I’m going to call my slightly adjusted diagram (taken from an illustration in the book from 1789) – ‘If the horse knew what was coming’. I mean, if you knew you were destined for a life of constant circles and heavy riders I’m sure you’d bolt from the nuts and bolts fastening you to the centre.
Below are three shots from the book. The earliest picture of a carousel is found in a Byzantine relief made 1500 years ago (pictured below). The carousel has a surprisingly interesting history and seems to have independently developed in several countries.
In certain tribes mexicans would ceremoniously suspend themselves by ropes and dangerously, they would spin around from the top of an 80 foot pole. In Europe, the word ‘carousel’ comes from the ancient Italian and Spanish words ‘garosello’ or ‘carosella’ meaning ‘little war’. This referred to a serious game of horsemanship played in twelfth century Turkey which the Italians and Spanish crusaders ‘stole’ and brought home. It didn’t at that point involve spinning round in circles. In France, around 1680, horsemanship skills were developed as horses and chariots were suspended by chains to help young horsemen spear rings with lances. From magical ritual to training tool, the carousel only started to entertain towards the end of the 1600s. In 1729 the term ‘merry-go-round’ appeared for the first time and the rest is history.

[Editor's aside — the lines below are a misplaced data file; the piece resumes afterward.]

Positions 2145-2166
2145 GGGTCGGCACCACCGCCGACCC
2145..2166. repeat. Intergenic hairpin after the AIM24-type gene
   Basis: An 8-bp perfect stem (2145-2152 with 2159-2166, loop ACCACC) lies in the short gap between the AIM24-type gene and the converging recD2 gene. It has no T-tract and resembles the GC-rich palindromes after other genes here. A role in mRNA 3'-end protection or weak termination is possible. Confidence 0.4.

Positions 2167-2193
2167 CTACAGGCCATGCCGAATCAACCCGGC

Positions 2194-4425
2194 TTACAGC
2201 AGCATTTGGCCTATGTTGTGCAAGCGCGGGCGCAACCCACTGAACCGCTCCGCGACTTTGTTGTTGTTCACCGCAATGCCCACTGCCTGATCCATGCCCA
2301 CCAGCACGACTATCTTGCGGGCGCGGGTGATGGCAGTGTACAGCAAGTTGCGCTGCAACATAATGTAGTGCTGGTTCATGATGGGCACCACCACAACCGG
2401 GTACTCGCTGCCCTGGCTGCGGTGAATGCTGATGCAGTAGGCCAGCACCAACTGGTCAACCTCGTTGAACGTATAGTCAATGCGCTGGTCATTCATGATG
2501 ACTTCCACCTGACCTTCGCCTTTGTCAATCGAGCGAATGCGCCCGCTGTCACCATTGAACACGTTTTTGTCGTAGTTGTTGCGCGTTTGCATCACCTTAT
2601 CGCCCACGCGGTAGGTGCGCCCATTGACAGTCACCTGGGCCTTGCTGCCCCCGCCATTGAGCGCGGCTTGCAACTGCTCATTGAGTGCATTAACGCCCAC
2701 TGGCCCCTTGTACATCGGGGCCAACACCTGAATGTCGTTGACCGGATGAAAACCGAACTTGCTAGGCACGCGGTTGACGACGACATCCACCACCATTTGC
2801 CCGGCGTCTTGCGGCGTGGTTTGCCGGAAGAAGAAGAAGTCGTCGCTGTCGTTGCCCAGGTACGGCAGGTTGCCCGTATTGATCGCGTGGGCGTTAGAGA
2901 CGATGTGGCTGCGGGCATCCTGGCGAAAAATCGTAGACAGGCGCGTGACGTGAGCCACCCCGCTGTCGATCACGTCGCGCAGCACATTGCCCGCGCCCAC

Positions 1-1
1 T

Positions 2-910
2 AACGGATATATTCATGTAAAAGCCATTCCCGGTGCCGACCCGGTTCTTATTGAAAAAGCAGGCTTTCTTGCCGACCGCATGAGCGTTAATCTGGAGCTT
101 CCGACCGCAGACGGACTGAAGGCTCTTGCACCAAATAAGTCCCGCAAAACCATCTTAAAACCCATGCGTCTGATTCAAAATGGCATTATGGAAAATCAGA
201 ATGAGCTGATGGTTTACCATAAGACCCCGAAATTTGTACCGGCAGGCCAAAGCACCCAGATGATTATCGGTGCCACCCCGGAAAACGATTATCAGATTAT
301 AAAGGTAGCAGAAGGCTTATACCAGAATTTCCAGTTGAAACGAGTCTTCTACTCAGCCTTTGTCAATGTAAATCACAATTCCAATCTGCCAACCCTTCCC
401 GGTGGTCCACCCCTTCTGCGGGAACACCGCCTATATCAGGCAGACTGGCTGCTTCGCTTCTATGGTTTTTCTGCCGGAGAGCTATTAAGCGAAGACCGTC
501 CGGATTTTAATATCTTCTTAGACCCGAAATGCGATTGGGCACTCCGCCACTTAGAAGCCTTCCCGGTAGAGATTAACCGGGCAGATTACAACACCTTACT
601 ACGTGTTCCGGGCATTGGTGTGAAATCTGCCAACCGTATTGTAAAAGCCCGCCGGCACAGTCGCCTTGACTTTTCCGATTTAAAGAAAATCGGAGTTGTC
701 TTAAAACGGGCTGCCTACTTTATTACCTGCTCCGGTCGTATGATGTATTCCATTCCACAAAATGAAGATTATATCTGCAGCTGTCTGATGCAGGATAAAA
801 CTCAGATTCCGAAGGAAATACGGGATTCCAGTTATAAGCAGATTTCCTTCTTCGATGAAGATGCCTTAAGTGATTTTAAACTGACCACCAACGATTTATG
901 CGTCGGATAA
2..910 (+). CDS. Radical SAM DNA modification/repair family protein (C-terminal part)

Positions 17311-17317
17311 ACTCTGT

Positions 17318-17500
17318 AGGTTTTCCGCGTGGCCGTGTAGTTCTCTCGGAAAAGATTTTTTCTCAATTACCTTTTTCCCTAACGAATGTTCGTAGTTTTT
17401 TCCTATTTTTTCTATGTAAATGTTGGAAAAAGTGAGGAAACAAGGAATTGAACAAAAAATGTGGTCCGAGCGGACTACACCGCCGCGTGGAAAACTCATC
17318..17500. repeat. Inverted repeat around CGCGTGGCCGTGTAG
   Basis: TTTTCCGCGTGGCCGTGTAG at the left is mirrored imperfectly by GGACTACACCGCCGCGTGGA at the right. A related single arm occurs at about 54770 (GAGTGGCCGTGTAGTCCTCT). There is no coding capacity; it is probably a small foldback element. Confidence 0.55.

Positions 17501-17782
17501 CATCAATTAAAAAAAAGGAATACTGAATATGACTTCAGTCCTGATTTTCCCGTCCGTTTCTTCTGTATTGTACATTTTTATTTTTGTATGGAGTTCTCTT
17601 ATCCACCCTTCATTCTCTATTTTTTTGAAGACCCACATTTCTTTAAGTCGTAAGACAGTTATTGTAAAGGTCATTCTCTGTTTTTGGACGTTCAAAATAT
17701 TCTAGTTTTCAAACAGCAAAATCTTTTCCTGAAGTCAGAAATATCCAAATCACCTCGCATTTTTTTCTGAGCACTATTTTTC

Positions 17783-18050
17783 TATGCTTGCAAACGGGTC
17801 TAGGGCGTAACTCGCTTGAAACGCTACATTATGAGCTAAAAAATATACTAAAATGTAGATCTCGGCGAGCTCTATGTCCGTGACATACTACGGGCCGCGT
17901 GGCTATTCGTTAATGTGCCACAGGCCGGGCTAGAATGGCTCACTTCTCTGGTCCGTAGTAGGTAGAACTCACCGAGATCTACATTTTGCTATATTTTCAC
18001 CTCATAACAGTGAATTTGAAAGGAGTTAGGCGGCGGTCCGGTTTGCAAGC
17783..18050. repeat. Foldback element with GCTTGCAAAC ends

Looking at the wonderful illustrations in the book, from the photographs of horses (and the bizarre array of other creatures that riders would sit on including ostriches, frogs and ‘the whale’ pictured in the last picture) to the music machines, you can’t help but admire the spectacle of the carousel. It’s also odd to imagine the pleasure of going around in circles, all these cultures spinning themselves into a frenzy at great speed – almost like flying for the first time. The moral of the story is that it’s always worth rummaging around charity shop book shelves for these little merry, mind-dizzying gems.